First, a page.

"Modern" or "western" public relations practice has only been used in China since 1981 according to most texts on the subject. In the late 1970ís China experienced political and economic changes that "paved the way for this western concept and profession 2. The concept of public relations in China after business ventures in a region north of Hong Kong revealed its value to companies. The western approach to public relations soon spread rapidly to other regions and is now growing faster than ever in the universities and public relations societies in China 1.
China historically held its own philosophy regarding public relations that dates back 2000 years. This philosophy is known as the "harmony" concept. "The establishment and maintenance of a harmonious relationship between the ruler and the subject on whom his success or failure depended." 2 Confucianism is the guiding regulatory philosophy in China, and it emphasizes respect for social order-"which requires all people to follow accepted rituals in relating to others and reduces conflicts created by the social estate system." As a Westerner it is sometimes difficult to understand how harmony is reached between ruler and subject in what we know about Chinaís leaders in relation to its citizens. While harmony between ruler and subject is still valued in China under the communist government, some wonder at what price this harmony is achieved and what a harmonious relationship to the government really means for the Chinese citizens.
The teaching of public relations started out informally in China during the 1980ís. The public relations practitioners in China at that time were mostly westerners who had been educated outside of China. "These people informally tutored their Chinese colleagues. A typical training session usually lasted about 40 days and offered instruction on subjects such as public relations principles, public relations practice, publicity writing, advertising, and interpersonal communication." 2 Some of the problems in teaching arose from cultural and social difference among those involved. Informal type sessions still exist for those wanting a crash-course in public relations, but the university systems in China have expanded to include much curriculum on the subject as well as 4-year and graduate degrees in public relations.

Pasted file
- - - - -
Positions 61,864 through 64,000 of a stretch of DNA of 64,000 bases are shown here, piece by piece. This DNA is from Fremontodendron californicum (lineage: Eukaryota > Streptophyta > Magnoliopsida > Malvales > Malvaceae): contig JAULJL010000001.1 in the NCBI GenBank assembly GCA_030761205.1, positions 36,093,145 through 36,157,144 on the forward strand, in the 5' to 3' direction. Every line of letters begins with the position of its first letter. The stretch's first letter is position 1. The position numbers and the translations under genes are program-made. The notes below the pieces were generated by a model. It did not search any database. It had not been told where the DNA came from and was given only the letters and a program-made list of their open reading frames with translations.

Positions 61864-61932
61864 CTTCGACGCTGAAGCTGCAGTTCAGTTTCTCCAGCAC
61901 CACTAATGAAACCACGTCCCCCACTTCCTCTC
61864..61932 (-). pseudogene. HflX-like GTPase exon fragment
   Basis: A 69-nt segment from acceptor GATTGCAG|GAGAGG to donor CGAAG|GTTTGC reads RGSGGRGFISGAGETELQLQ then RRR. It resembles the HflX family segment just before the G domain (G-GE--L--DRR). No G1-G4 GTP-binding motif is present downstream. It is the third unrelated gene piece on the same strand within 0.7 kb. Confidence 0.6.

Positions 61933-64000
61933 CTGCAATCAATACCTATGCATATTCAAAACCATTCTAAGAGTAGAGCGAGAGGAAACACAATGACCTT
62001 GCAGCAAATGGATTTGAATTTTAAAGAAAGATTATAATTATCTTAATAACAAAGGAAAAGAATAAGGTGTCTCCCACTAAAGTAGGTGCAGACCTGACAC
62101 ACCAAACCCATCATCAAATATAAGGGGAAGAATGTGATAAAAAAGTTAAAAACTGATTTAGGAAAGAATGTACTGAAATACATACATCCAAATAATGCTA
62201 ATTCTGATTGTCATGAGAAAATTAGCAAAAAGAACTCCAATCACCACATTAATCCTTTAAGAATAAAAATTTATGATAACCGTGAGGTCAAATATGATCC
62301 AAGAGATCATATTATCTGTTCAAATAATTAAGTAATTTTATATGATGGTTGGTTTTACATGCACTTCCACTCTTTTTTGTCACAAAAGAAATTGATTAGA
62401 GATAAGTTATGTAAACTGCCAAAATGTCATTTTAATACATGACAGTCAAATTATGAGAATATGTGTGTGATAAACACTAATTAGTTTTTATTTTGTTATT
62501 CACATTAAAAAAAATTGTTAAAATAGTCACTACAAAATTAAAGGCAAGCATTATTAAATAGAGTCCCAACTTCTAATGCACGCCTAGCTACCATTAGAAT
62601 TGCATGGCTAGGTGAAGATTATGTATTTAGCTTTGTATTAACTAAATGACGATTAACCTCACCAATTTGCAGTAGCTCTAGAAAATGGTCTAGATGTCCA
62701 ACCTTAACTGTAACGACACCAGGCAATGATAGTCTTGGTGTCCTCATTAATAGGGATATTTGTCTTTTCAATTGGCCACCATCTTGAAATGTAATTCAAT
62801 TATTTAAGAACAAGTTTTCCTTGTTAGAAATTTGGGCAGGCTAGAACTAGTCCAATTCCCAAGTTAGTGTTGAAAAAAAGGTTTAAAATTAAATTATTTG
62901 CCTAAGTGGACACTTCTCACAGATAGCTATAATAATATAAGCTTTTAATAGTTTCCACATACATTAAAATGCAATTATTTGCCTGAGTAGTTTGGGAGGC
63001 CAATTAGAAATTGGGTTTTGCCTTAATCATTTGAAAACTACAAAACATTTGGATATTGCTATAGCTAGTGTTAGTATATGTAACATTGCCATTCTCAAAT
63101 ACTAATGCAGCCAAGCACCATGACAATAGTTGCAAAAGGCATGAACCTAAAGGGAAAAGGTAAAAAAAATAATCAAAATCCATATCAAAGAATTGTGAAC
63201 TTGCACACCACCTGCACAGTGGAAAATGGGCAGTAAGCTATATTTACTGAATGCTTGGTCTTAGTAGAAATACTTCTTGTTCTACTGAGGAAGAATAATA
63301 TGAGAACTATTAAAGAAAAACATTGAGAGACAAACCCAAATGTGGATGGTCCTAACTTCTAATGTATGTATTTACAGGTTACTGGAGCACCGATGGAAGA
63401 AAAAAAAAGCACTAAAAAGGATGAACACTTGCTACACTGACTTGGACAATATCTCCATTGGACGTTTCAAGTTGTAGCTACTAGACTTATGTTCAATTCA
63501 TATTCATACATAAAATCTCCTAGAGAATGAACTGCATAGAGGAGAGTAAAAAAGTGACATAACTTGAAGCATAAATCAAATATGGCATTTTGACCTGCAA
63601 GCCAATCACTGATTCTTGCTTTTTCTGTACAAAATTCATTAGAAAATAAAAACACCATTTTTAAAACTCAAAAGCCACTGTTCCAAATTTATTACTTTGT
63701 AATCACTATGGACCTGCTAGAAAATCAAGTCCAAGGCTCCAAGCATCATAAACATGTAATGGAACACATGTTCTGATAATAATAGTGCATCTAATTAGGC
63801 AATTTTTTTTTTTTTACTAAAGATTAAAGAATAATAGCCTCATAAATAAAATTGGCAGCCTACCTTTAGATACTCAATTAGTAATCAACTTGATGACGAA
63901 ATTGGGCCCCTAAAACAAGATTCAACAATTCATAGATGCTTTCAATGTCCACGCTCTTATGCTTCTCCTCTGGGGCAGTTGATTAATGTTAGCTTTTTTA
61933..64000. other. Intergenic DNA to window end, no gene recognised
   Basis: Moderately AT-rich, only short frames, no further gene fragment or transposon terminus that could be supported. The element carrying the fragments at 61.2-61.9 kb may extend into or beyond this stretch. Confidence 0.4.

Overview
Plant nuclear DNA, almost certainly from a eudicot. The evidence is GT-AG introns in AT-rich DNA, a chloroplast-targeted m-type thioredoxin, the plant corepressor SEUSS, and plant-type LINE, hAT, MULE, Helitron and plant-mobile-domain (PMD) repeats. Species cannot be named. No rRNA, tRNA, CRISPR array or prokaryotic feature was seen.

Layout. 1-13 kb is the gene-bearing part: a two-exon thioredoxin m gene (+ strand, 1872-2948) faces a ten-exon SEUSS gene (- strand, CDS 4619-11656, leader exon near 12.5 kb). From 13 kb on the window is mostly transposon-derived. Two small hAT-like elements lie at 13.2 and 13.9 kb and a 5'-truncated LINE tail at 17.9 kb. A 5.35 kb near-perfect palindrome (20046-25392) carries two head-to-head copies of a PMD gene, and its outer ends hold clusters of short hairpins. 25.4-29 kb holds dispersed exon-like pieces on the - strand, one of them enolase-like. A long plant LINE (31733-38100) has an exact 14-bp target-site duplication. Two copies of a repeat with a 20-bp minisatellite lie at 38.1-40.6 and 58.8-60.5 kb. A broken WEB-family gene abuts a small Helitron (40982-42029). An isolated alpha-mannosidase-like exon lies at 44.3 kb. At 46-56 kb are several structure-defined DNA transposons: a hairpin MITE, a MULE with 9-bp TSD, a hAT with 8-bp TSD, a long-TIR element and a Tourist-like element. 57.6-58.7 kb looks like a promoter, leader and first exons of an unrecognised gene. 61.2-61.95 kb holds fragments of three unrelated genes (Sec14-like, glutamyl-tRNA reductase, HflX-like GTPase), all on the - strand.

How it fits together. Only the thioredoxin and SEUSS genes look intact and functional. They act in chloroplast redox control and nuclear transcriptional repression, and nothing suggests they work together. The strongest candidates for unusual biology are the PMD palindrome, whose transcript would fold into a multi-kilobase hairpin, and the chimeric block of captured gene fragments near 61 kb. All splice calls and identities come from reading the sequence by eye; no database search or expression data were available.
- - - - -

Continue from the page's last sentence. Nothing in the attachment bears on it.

Critics of the Chinese governments public relations practices regarding its citizenry say there is a lack of 2-way symmetrical communication, one of the most valued concepts in western public relations.
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2. Ni Chen, "Public Relations Education in the People's Republic of China." Journalism Educator, Spring 1994, p. 14-22.
3. David Coffey, "Coverage of China's Three Gorges Dam in the Globe and Mail and New York Times. Master's Thesis, University of Florida.
4. Jim Malusa, "Valley of the Dammed." The Discovery Channel, (premiered) January 10, 1997
5. "Great Wall Across the Yangtze" PBS brodcast televsion http://www.pbs.org/greatwall
6. "Three Gorges Dam Project" http://www.chinaonline.com/refer/ministry_profiles/threegorgesdam.html
1. Photo of a Public Relations Text book by Clarke L. Caywood. Photo courtesy of Amazon.com
2. A graphic of the harmonious Yin and Yang from Microsoft Clipart
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